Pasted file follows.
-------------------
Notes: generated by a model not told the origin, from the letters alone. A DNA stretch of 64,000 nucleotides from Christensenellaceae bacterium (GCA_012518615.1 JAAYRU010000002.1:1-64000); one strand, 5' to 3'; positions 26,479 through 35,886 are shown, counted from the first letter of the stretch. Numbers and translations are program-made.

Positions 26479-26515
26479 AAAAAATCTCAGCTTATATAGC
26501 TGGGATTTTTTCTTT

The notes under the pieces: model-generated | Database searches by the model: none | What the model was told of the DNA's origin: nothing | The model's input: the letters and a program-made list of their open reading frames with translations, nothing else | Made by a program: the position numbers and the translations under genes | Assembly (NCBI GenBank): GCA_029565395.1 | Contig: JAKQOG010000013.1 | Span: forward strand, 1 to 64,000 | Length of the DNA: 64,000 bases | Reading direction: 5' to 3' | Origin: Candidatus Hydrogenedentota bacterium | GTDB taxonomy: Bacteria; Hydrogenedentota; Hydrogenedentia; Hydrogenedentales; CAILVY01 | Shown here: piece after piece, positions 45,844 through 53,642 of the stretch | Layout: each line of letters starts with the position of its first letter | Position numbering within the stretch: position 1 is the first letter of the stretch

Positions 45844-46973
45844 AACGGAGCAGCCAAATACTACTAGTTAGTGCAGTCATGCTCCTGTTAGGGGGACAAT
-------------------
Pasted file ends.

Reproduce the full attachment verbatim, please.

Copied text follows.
Notes: generated by a model not told the origin, from the letters alone. A DNA stretch of 64,000 nucleotides from Christensenellaceae bacterium (GCA_012518615.1 JAAYRU010000002.1:1-64000); one strand, 5' to 3'; positions 26,479 through 35,886 are shown, counted from the first letter of the stretch. Numbers and translations are program-made.

Positions 26479-26515
26479 AAAAAATCTCAGCTTATATAGC
26501 TGGGATTTTTTCTTT

The notes under the pieces: model-generated | Database searches by the model: none | What the model was told of the DNA's origin: nothing | The model's input: the letters and a program-made list of their open reading frames with translations, nothing else | Made by a program: the position numbers and the translations under genes | Assembly (NCBI GenBank): GCA_029565395.1 | Contig: JAKQOG010000013.1 | Span: forward strand, 1 to 64,000 | Length of the DNA: 64,000 bases | Reading direction: 5' to 3' | Origin: Candidatus Hydrogenedentota bacterium | GTDB taxonomy: Bacteria; Hydrogenedentota; Hydrogenedentia; Hydrogenedentales; CAILVY01 | Shown here: piece after piece, positions 45,844 through 53,642 of the stretch | Layout: each line of letters starts with the position of its first letter | Position numbering within the stretch: position 1 is the first letter of the stretch

Positions 45844-46973
45844 AACGGAGCAGCCAAATACTACTAGTTAGTGCAGTCATGCTCCTGTTAGGGGGACAAT